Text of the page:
Cuban Artist Tomas Sanchez Shows Works in Cuba after 27 YearsApril 17, 2014 | Print |
HAVANA TIMES — The works of Cuban painter Tomas Sanchez immediately come to mind when one speaks of landscapes that evoke a sense of spiritual peace. Lakes, clouds, palm trees, rocks, islands, all rendered with the utmost detail. His oil paintings manage to capture even those of us who aren’t much moved by landscape art. There’s really no mystery in his art, merely the inner peace that issues from the artist, the kindness that emanates from his words, his sincerity.
Sanchez had not had an exhibition in Cuba since 1987. Though some of his paintings were occasionally exhibited in a number of biennales in Havana, there had been no solo exhibitions by the artist since that date. The artist had been blacklisted (his yoga and meditation practices weren’t well seen at the time).
Sanchez participated in that earth-shaking renewal of Cuban visual arts that was given the name of Volumen 1 (“Volume 1”) and won a number of awards in the country. Later, he decided to live and work in places other than Cuba.
Now, Havana’s Wifredo Lam Center saw a full house for the opening of artist’s Notas al paso (“Notes Made in Passing”). After 27 years, Sanchez’ name has reappeared at a Cuban gallery and no one wants to miss out. This time around, however, the artist surprises us with a series, not of paintings, but of photographs.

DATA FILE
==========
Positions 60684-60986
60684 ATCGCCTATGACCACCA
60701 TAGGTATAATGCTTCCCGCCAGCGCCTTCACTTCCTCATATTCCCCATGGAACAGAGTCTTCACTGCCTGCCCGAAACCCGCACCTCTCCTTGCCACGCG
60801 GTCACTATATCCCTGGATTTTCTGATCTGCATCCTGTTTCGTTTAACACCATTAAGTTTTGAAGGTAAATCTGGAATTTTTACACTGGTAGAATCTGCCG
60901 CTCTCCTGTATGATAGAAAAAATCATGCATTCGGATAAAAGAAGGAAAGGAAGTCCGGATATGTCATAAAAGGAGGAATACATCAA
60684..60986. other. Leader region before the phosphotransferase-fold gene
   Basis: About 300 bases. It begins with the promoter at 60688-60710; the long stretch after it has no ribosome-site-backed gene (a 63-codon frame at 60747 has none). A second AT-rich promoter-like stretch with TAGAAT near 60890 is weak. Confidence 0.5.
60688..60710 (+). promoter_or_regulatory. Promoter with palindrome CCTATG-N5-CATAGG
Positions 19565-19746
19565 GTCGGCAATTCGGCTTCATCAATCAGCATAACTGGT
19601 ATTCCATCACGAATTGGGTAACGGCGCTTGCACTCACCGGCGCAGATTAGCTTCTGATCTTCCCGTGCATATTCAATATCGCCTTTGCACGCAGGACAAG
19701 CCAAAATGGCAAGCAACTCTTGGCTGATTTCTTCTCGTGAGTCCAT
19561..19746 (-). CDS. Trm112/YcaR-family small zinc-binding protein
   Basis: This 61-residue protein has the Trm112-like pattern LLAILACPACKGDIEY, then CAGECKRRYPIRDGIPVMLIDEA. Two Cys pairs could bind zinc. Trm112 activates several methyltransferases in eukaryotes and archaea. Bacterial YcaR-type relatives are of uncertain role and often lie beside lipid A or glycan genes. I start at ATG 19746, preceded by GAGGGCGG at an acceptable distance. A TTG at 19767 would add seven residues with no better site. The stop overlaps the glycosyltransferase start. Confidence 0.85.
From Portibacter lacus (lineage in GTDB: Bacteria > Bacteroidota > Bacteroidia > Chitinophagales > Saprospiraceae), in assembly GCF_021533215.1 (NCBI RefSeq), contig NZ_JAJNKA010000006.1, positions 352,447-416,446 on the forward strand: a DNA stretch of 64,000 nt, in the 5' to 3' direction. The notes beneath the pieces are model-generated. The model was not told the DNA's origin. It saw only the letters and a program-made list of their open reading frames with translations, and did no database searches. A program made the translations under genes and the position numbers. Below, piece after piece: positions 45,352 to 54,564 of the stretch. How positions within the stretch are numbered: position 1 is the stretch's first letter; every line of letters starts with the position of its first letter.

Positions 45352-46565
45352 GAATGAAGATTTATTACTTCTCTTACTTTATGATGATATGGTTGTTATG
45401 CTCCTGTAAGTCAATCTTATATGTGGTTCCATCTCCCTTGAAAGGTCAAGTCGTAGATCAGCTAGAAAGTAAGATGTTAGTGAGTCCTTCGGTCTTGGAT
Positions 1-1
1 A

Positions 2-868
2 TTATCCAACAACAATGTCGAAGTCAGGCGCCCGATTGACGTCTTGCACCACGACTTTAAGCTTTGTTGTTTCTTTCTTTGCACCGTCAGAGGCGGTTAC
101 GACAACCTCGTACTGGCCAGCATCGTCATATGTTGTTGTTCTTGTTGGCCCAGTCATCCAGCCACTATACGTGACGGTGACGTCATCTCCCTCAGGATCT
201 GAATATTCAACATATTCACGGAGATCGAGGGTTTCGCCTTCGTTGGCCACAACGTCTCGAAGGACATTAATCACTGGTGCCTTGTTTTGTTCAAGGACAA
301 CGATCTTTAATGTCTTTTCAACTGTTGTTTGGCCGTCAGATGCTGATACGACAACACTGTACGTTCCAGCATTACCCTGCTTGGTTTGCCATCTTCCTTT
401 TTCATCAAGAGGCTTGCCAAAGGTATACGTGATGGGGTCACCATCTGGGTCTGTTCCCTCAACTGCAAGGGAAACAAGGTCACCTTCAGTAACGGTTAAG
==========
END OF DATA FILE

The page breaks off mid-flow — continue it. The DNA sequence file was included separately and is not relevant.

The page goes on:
According to Sanchez, he developed an interest in photography many years ago, but found the entire process – going into a darkroom, developing the photos, etc. – rather bothersome. “When digital photography came about, I started taking pictures almost non-stop, just to register the things I saw in nature. This is my fifth photography exhibition.”
This showing is also significant because the Havana Arts Biennale is celebrating its 30th year of existence, and Sanchez received an award for his work at the first biennale.
The exhibition consists of twenty-five photos taken in Cuba and Costa Rica. Like always, nature is a central part of his work, bringing the pieces together, ennobling and naming them.
In the photos, we see lights, shadows and gradations as varied as nature itself. The exhibition is open to the public until May 15.
Click on the thumbnails below to view all the photos in this gallery